UNIVERSITY PLACE — The Most Interesting Man in the Golf World wasn’t interested in talking. At least, not after hitting balls and going through a television interview Wednesday at Chambers Bay in preparation for the U.S. Open.
“Not right now,” Miguel Angel Jimenez told a young reporter who walked up and asked for an interview as the 51-year-old headed toward the practice putting green.
Jimenez to that point lived up to his debonair reputation. He wore his trademark aviator sunglasses. He smoked his trademark cigar. His trademark ponytail peeked out from under his beige PING hat. With a healthy gut hanging over a bright red belt, he looked so nonchalant he could have been at a Saturday-morning scramble.
Jimenez took long pauses between practice shots to chat in Spanish before leaving the driving range in a brisk walk.
“Vamos!” he barked.
Before he departed, snippets of conversation from Jimenez with a television crew could be overheard. The native of Malaga, Spain, looked as if he were a rival agent of James Bond.
A European Tour regular who has never won on the PGA tour, Jimenez was asked about being one of the elder players in the event. Eleven in the field are 45 or older.
“Age is just a number,” Jimenez said.
He was asked how Chambers Bay compared to the links tracks he played in Europe.
“This is tough conditions, very hard,” he said. “For me, I think it’s too tough.”
It was tough to tell if Jimenez was serious (is he ever?). He isn’t expected to do more than occasionally break into a samba this week at Chambers Bay. But that can be worth the price of a ticket. Jimenez will likely draw a healthy following when he tees off Thursday at 8:28 a.m. PT with Colin Montgomerie and Jim Furyk.
For a guy who leads a lavish lifestyle — he likes Ferraris, expensive red wine, skiing black-diamond slopes and has a bombshell blonde wife — Jimenez said he still feels he can compete with the best.
Ranked the No. 47 player in the world, he won European Tour events in 2012, ’13 and ’14. This year, he set the tour record with 10 career holes in one, the latest coming at the BMW PGA Championship at Wentworth, England. It was his third of the season.
Cue the samba.
He’s dancing again! Miguel makes his 10th European Tour hole in one. http://t.co/zaPDfICg6A
— The European Tour (@EuropeanTour) May 23, 2015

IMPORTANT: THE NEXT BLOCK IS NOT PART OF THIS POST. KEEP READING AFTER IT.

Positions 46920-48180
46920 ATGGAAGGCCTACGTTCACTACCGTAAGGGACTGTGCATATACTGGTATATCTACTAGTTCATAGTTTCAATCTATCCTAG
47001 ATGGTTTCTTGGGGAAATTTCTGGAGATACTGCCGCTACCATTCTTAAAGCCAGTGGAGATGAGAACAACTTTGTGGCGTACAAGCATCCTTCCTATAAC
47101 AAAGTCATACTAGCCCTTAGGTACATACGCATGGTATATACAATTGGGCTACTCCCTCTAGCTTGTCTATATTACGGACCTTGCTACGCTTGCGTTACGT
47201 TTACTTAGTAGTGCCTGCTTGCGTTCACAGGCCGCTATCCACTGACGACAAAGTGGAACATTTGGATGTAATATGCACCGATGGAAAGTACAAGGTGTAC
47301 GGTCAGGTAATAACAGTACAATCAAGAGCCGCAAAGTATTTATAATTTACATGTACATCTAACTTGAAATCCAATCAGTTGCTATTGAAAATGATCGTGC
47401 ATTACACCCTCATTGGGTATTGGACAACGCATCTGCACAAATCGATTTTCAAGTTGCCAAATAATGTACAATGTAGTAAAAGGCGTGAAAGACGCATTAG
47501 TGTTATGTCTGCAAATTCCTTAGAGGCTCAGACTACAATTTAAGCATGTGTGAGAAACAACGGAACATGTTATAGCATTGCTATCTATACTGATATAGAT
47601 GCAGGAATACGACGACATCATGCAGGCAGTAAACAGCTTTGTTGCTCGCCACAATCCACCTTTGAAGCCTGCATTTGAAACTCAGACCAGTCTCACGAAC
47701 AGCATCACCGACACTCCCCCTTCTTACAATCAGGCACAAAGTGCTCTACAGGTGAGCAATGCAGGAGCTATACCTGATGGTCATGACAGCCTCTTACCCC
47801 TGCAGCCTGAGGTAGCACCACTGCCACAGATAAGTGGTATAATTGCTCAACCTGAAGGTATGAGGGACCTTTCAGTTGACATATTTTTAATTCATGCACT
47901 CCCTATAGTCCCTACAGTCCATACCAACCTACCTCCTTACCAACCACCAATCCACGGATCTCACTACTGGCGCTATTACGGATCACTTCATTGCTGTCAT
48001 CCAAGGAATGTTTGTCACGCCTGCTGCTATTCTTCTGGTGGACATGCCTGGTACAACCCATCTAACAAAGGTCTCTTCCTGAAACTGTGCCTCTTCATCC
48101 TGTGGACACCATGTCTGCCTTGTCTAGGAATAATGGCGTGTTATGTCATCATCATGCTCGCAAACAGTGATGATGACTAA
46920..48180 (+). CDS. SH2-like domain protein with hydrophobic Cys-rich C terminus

U.S. Open to return to Chambers Bay?
Those worrying it will take another century-plus for the U.S. Open to return to the Pacific Northwest can relax a bit.
USGA executive director Mike Davis expressed optimism Wednesday when asked about the chances of bringing the tournament back to Chambers Bay.
“It would be fair to say that any time we’re bringing the national Open Championship somewhere, we’re never going in with an attitude of one-and-done,” he said. “We’re just not doing that.”
Davis said the site and the competition will be evaluated after the tournament. Mistakes with the setup are to be expected, he said, but they hope to keep them to a minimum. The USGA will also evaluate parking and traffic and how well they worked in conjunction with the county and state.
“We’re coming into this thinking we’re going to have a great Open and sure, we’d love to come back,” Davis said.
Purse jumps to $10 million
The USGA announced the purse of the U.S. Open is $10 million, same as The Masters, PGA Championship and The Players.
The total purse last year for the Open at Pinehurst No. 2 was $9 million.
In 2013, the USGA signed a 12-year multimedia deal with Fox Sports Network that began this year. According to pgatour.com, the value is about $100 million per year, more than double th previous deal with NBC Sports, which began broadcasting the U.S. Open in 1995.
USGA president Tom O’Toole Jr. didn’t get into specifics when asked if the new deal accounted for the increased purse.
“I think we’ve never had the U.S. Open be about the purse,” O’Toole said. “We want to be competitive. And yes, we did enter into a wonderful new TV contract with our partners at Fox Sports. We want the purse to be competitive among other major championships. But we’ve never, ever made the U.S. Open about the purse.”
McCarthy drains a hole in one
Denny McCarthy, an amateur out of the University of Maryland, hit a hole-in-one on the ninth hole during his practice round Wednesday morning.
Using a five-iron on the par 3, which played 202 yards, McCarthy landed the ball about 10 feet short of the pin and it rolled in, drawing a thunderous standing ovation. The 22-year-old responded by tossing the ball into the gallery.
“The whole place went wild down there,” McCarthy said. “We went wild, too. It was pretty cool.”
— Chris Egan King-5 TV (@ChrisEgan5) June 17, 2015